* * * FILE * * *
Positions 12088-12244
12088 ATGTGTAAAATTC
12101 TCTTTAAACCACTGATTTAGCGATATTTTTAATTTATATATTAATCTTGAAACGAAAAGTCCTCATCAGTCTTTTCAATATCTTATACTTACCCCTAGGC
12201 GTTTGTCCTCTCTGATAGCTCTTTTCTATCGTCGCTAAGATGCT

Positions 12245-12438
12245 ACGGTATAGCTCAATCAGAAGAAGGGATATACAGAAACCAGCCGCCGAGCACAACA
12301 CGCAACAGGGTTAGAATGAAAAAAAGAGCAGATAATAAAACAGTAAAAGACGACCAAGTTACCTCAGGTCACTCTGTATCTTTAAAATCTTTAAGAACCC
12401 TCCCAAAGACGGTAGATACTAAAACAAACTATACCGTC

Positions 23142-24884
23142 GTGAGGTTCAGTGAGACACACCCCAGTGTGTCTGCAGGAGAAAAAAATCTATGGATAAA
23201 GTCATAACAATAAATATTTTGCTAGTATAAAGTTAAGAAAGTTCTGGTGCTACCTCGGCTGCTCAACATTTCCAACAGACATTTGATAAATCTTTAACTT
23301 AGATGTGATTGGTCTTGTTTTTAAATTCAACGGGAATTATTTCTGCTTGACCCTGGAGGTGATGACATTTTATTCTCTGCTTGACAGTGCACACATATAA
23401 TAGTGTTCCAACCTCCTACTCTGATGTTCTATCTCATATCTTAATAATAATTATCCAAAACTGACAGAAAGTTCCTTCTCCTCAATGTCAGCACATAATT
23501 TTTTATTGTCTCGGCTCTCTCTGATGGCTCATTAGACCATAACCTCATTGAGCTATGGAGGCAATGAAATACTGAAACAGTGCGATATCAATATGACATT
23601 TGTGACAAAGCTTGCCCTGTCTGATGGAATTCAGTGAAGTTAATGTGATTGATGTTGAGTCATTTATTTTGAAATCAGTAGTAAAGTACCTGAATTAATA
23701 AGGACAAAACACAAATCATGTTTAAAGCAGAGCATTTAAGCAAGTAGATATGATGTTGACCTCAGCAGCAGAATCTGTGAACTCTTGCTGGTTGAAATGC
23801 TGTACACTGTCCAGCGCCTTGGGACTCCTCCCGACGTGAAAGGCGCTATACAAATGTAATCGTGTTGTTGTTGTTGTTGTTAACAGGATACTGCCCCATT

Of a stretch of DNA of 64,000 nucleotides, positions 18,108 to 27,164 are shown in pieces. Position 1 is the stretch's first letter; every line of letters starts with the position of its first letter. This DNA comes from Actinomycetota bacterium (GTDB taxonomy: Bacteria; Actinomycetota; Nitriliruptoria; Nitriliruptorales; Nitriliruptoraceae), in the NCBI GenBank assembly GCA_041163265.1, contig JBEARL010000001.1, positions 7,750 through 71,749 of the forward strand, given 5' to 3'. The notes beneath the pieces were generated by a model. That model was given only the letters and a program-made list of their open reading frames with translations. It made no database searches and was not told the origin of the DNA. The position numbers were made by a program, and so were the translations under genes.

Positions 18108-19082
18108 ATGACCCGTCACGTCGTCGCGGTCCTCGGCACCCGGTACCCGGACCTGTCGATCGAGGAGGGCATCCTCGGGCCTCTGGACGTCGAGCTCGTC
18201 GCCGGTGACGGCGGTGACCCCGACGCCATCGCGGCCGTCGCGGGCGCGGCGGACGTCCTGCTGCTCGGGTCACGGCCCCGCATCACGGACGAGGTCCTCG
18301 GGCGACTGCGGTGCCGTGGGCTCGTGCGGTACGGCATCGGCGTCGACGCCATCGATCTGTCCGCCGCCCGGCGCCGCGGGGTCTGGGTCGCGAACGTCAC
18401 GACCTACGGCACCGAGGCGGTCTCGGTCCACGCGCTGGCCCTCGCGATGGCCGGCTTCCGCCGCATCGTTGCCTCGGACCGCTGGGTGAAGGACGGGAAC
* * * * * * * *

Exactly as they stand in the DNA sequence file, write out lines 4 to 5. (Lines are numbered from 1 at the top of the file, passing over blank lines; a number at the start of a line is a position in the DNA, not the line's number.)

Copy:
12201 GTTTGTCCTCTCTGATAGCTCTTTTCTATCGTCGCTAAGATGCT

Positions 12245-12438